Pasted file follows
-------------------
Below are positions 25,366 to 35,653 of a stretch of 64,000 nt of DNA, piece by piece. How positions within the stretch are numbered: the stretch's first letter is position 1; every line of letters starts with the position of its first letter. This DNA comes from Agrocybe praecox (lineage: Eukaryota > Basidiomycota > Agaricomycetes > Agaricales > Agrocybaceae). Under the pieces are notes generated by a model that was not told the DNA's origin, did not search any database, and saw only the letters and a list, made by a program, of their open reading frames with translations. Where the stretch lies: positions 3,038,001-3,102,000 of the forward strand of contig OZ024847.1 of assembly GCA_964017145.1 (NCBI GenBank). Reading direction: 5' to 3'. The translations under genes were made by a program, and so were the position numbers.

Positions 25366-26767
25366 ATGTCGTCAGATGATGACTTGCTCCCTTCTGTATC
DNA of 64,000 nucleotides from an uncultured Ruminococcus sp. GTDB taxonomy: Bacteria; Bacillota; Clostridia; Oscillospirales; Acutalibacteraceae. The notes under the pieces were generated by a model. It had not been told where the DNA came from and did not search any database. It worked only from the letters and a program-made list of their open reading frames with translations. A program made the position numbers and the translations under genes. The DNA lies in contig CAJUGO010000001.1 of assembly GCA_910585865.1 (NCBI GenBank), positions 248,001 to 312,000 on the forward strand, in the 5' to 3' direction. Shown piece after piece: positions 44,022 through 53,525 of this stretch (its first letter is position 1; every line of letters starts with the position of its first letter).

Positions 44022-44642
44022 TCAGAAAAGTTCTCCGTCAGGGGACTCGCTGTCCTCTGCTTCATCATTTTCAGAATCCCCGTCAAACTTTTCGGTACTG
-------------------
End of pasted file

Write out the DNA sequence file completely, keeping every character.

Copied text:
Below are positions 25,366 to 35,653 of a stretch of 64,000 nt of DNA, piece by piece. How positions within the stretch are numbered: the stretch's first letter is position 1; every line of letters starts with the position of its first letter. This DNA comes from Agrocybe praecox (lineage: Eukaryota > Basidiomycota > Agaricomycetes > Agaricales > Agrocybaceae). Under the pieces are notes generated by a model that was not told the DNA's origin, did not search any database, and saw only the letters and a list, made by a program, of their open reading frames with translations. Where the stretch lies: positions 3,038,001-3,102,000 of the forward strand of contig OZ024847.1 of assembly GCA_964017145.1 (NCBI GenBank). Reading direction: 5' to 3'. The translations under genes were made by a program, and so were the position numbers.

Positions 25366-26767
25366 ATGTCGTCAGATGATGACTTGCTCCCTTCTGTATC
DNA of 64,000 nucleotides from an uncultured Ruminococcus sp. GTDB taxonomy: Bacteria; Bacillota; Clostridia; Oscillospirales; Acutalibacteraceae. The notes under the pieces were generated by a model. It had not been told where the DNA came from and did not search any database. It worked only from the letters and a program-made list of their open reading frames with translations. A program made the position numbers and the translations under genes. The DNA lies in contig CAJUGO010000001.1 of assembly GCA_910585865.1 (NCBI GenBank), positions 248,001 to 312,000 on the forward strand, in the 5' to 3' direction. Shown piece after piece: positions 44,022 through 53,525 of this stretch (its first letter is position 1; every line of letters starts with the position of its first letter).

Positions 44022-44642
44022 TCAGAAAAGTTCTCCGTCAGGGGACTCGCTGTCCTCTGCTTCATCATTTTCAGAATCCCCGTCAAACTTTTCGGTACTG